Sailboat with C.S. Johnson hardware
Deck with C.S. Johnson Hardware
Small sailboats with C.S. Johnson Hardware
House with C.S. Johnson Cable Rails
Closeup of sailboat with C.S. Johnson Hardware
House using C.S. Johnson Hardware
Rear view of sailboat with C.S. Johnson Hardware
Country house using C.S. Johnson cable rails
Marine Q&A  
Q: What is a Turnbuckle?
A: A Turnbuckle is a metal coupling device consisting of right and left threaded members screwed into an internally threaded body which when rotated expands or contracts.

Q: What is a Machine Swage Fitting?
A: A Machine Swage Fitting is attached to the cable by a swage machine which cold forms the fitting directly to the cable. A swage fitting should not be confused with Hand Crimp fittings or other hand tool applied fittings. A specialized swaging machine is the only way to attach swage fittings to cable. Swage fittings cannot be Hand Crimped, welded, glued, hammered, or attached to a cable by any means other than a swage machine.
machine swage

Q: What is a Hand Crimp Fitting?
A: Hand Crimp fittings were first designed and manufactured by C. Sherman Johnson Co., Inc. in 1969. Hand Crimp fittings are attached to the cable with a Johnson-made Hand Crimp Tool model #53-210 or #53-215. Hand Crimp fittings should not be confused with Nicopress fittings. Nicopress fittings have sleeves that are made from soft copper alloy and compress very easily. All Johnson Hand Crimp fittings are made from stainless steel and cannot be swaged, welded, glued, pressed in a vise or with vise grips, or attached to the cable by any means other than the Johnson tool #53-210, #53-215.
hand crimp

Q: What is a Mechanical Fitting?
A: A mechanical fitting is attached to the cable by the fitting compressing the cable with a cone inside the fitting or the cable. Mechanical fittings are assembled to the cable with simple hand tools. Mechanical fittings are larger in diameter than Swage and Hand Crimp fittings and can be reused with a new cone, but carry a hefty price tag.
mechanical fitting

Q: What type of cable do I use?
A: Traditionally lifelines have been made of 7X7 white vinyl coated cable.  This smooth cable is easy to grab onto and gives a traditional look.  Boats racing under ISAF or ORC regulations must use uncoated stainless steel cable. 12 Strand Spectra or Dyneema line is becoming more popular for cruising boats and boats not racing under offshore regulations as it is very strong, UV resistant, easily installed (no tools required) and does not rust.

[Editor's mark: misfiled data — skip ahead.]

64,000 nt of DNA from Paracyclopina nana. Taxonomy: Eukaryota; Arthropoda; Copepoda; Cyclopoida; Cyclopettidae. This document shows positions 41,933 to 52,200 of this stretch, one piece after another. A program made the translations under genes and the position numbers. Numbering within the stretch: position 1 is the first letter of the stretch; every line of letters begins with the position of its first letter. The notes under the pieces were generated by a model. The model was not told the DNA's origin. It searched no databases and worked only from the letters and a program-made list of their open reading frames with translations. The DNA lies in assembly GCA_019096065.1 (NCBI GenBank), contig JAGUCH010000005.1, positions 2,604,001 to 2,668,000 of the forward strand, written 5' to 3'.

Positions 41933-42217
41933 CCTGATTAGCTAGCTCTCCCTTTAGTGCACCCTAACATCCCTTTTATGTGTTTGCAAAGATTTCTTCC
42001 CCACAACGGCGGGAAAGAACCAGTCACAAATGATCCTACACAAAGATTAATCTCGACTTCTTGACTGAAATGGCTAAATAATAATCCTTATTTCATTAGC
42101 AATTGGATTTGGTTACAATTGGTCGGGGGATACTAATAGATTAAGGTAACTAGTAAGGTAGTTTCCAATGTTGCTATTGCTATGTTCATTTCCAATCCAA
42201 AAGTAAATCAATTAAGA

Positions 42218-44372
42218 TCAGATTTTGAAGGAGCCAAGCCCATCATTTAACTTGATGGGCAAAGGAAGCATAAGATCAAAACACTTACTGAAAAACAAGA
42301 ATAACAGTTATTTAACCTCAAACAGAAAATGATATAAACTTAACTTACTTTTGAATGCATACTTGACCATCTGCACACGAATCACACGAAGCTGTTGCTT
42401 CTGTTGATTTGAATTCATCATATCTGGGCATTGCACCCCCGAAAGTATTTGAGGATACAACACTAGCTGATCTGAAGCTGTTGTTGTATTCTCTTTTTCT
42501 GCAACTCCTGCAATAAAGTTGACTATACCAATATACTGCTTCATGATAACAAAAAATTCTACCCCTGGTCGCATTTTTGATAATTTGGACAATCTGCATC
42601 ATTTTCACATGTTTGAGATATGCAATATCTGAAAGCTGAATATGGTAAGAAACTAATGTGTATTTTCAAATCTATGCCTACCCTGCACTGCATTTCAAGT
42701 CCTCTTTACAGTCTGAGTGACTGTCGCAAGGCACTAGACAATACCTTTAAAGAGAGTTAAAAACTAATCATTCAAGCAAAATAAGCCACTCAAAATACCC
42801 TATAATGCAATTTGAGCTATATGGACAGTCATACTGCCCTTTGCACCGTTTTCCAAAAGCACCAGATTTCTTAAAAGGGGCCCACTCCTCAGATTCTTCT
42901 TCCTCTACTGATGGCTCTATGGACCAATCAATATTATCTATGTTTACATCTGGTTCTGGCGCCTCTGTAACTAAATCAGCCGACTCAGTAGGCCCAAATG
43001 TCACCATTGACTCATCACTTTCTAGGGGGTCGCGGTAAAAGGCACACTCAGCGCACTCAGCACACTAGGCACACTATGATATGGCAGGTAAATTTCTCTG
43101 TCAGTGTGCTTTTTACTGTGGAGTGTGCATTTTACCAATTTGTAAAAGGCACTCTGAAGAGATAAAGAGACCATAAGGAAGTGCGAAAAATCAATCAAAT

wire rope section

Q: Do I need a turnbuckle in my cable assembly?
A: Yes.  In order to achieve proper tension in the lifeline and to remove any stretch in the cable, a turnbuckle is required.

Q: Does Johnson make cable assemblies?
A: No. Johnson manufactures the fittings but does not make complete cable assemblies. Our 45+ year history enables Johnson to provide you with a rigger near you. Please call us for the information you need.

Q: How much tension do I need?
A: Offshore regulations require that lifelines deflect no more than 50mm (2”) when a force of 11.2lbf is applied midway between stanchions.  This is a good guideline for the cruising sailor as well.

Q: What end attachments do I use?
A: Normally a turnbuckle on one end and a toggle jaw on the other.  If you are terminating the lifeline on the deck, use a deck toggle.  If a gate is involved - see below.
end fittings

Q: What are the After Swage dimensions?
A: The table below shows the After Swage dimensions for machine swage fittings:
after swage dims

Q: When do I know when it is time to replace my lifelines?
A: Lifelines should be inspected yearly.  Vinyl coated lifelines are particularly prone to corrosion where the wire meets the swage fitting.  If the vinyl turns rusty in this area, it may be time to replace the lifelines.

Q: What is the best way to duplicate my present lifelines?
A: If your present lifelines fit correctly, the easiest and best way to replace the lifelines is to mark the position of the turnbuckles, remove the lifelines from the boat and bring them to a qualified rigger who can make up a new set.  Existing turnbuckles and pelican hooks should be able to be reused.  If this is not possible or if you are putting new lifelines on a boat, down load our lifeline measurement form.

Q: If I want to do it myself, what tools are required?
A:As swaging machines are very expensive, most do-it-yourselfers use our Hand Crimp fittings.  When using these fittings YOU MUST USE our tool 53-215 or 53-210.  The only other acceptable tool is the National Telephone Supply Company “Nicro Press” tool 64CGMP.  Is you use this tool, use the “C” die for 1/8” cable and the “G” die for 3/16” cable.  All other tools are designed to crimp copper fittings - not Stainless Steel.

Q: What is the easiest way to add a second lifeline?
A: If your stanchions are not drilled for a lower lifeline, the easiest solution is to use our pulpit anchor (part #29-501) and stanchion eye (part #29-502).

Q: What parts do I need if I want to add a gate?
Along with an additional stanchion you will need a couple of stanchion braces (our part # 40-200).  In addition you will need one swivel single gate eye, one swivel interlocking gate eye and a pelican hook.  To tension the short span of wire between the gate and the stern rail, a short adjuster is used.

Q: What grade of stainless steel does Johnson Use?
A: For all major components, Johnson uses Type 316 stainless steel. Type 316 is low-carbon "18-* chromium-nickel stainless steel modified by the addition of molybdeenum, which greatly increases its corrosion resistance.

Q: Does Johnson offer fittings in steel or galvanized?
A: No.

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